Recommended insecticides include chlorpyrifos, malathion, permethrin and so on. In the US, pesticides and genetically modified crops are the most widely used; but there are reports already suggesting the resistance to both. However, there are biological (non-chemical) pesticides that could also be used. These are pesticides derived from the microorganisms such as fungi and bacteria which cause diseases in insects.
Several breeding programmes have developed field crop varieties with improved resistance against FAW. Classical biological control method could be practiced by the introduction of the known specialist parasitoids like Telenomusremus.
National authorities should take actions immediately to avoid massive loss of yields in future. They need to advice farmers on actions they can take immediately. They can check for susceptible crops at least once a week. They should aim to detect eggs or young larvae. Windows on the leaves can visually detect early damage. For the small scale, applying sand/soil mixed with ash into the whorl could be one option immediately. One can promote awareness of this pest among local farmers, including their identification and damage. They can also select pesticides which are already registered or recommended for FAW control in the US. Authorised national laboratories could conduct experiments to test the efficacy of recommended pesticides.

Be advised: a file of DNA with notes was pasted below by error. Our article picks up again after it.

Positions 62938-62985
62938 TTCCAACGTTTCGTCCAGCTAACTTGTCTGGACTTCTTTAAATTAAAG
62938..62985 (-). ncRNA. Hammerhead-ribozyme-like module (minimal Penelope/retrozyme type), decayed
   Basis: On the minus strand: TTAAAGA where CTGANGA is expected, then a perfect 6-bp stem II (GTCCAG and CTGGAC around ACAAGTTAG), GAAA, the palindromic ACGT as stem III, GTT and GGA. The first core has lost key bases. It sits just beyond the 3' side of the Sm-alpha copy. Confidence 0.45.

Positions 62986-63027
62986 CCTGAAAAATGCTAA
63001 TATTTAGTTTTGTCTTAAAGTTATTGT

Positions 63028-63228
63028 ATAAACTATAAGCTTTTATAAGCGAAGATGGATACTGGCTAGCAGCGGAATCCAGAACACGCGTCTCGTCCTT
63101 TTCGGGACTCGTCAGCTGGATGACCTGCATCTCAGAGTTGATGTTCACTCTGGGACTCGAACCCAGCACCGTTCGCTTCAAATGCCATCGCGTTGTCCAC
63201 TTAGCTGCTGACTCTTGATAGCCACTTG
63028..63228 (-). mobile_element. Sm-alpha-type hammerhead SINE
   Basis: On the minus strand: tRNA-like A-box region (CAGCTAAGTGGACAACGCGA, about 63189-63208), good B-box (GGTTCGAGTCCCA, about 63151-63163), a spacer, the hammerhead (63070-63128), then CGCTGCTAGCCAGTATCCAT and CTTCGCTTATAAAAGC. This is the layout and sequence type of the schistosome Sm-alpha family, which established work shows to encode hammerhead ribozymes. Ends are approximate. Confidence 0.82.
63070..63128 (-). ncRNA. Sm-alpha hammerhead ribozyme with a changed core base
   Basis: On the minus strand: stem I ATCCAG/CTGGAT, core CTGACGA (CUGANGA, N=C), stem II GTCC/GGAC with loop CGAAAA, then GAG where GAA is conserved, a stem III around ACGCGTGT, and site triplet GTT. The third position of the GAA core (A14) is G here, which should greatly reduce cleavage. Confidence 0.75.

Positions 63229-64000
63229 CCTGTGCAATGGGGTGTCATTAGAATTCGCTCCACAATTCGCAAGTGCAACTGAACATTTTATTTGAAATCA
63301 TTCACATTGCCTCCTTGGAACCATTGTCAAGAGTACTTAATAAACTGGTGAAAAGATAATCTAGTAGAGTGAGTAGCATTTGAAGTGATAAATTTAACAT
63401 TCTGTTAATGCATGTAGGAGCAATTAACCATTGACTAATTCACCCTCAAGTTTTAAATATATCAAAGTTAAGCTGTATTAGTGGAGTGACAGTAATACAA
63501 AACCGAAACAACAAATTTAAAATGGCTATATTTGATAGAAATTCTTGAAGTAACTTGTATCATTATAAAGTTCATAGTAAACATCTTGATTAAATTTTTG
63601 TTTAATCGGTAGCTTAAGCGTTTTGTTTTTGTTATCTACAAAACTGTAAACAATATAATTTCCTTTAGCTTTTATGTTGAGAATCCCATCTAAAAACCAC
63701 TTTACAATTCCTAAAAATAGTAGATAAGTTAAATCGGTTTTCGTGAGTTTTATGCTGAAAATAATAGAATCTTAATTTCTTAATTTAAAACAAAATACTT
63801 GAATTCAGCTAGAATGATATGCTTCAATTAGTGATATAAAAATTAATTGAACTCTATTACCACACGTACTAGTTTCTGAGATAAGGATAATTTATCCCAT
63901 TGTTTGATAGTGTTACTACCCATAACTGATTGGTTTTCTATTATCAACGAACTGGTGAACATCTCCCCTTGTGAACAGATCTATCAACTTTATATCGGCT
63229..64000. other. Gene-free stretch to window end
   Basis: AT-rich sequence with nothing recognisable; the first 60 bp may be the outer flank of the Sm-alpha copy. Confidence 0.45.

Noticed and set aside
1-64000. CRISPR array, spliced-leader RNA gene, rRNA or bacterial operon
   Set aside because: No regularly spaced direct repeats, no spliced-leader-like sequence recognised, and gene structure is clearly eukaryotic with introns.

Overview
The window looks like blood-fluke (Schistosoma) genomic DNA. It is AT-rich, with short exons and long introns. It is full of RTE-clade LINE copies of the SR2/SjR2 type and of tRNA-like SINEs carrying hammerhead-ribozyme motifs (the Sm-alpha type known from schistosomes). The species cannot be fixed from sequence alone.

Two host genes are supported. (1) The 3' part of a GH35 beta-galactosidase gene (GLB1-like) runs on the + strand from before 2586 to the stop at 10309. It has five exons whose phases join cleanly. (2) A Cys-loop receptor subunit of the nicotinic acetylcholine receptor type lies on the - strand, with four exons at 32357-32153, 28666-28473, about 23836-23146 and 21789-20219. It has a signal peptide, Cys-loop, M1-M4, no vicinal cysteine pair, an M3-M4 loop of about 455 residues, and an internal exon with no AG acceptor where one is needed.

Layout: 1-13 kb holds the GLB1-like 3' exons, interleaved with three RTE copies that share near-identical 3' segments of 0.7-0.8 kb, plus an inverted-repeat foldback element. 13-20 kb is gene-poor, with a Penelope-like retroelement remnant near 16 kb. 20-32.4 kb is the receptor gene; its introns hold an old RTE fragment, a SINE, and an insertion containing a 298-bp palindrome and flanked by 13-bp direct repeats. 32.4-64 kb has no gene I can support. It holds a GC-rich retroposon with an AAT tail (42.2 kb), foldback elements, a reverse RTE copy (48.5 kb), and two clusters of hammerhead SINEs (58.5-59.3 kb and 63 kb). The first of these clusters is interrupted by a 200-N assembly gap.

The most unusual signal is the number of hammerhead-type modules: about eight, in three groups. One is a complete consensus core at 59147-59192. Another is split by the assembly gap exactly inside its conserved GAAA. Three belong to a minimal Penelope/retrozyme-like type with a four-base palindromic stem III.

The International Maize and Wheat Improvement Center (CIMMYT), Nepal is already evaluating the efficacy of push-pull cropping systems to control FAW, an approach under an integrated pest management (IPM) system. It involves two types of crops: napier grass and desmodium plants. Desmodium plants are planted between the rows of maize, where napier grass surrounds the maize crop. Desmodium releases the volatile chemicals that repel FAW moths (push), while the napier grass produces chemicals that attract female moths (pull).It is a biological agricultural pest control strategy providing extra benefits such as desmodium improves the fertility of the soil by fixing up the nitrogen, and it also provides mechanical support to prevent soil erosion.
Likewise, academics have to conduct basic research on FAW biology, ecology and population dynamics, which would give insights for the improved recommendations to minimise pesticide use. They need to explore the role of indigenous natural enemies, the patterns of FAW damage and expansion of ecological niche concerning seasons and agronomic practices.
For example, in China, researchers from Institute of Plant Protection of the Chinese Academy of Agricultural Sciences have carried a field trial to deploy predatory natural enemy (stink bugs, Armachinensis) of FAW. An adult bug can kill up to 41 fall armyworm larvae in a day by piercing and sucking out the body fluid, which is impressive. However, for now, the simple formula seems the most effective: Find it, kill it!
The writer is a doctoral student at the Institute for Insect Biotechnology, Justus Liebig University Giessen, Germany.
Published on June 25th, Tuesday, 2019 11:03 AM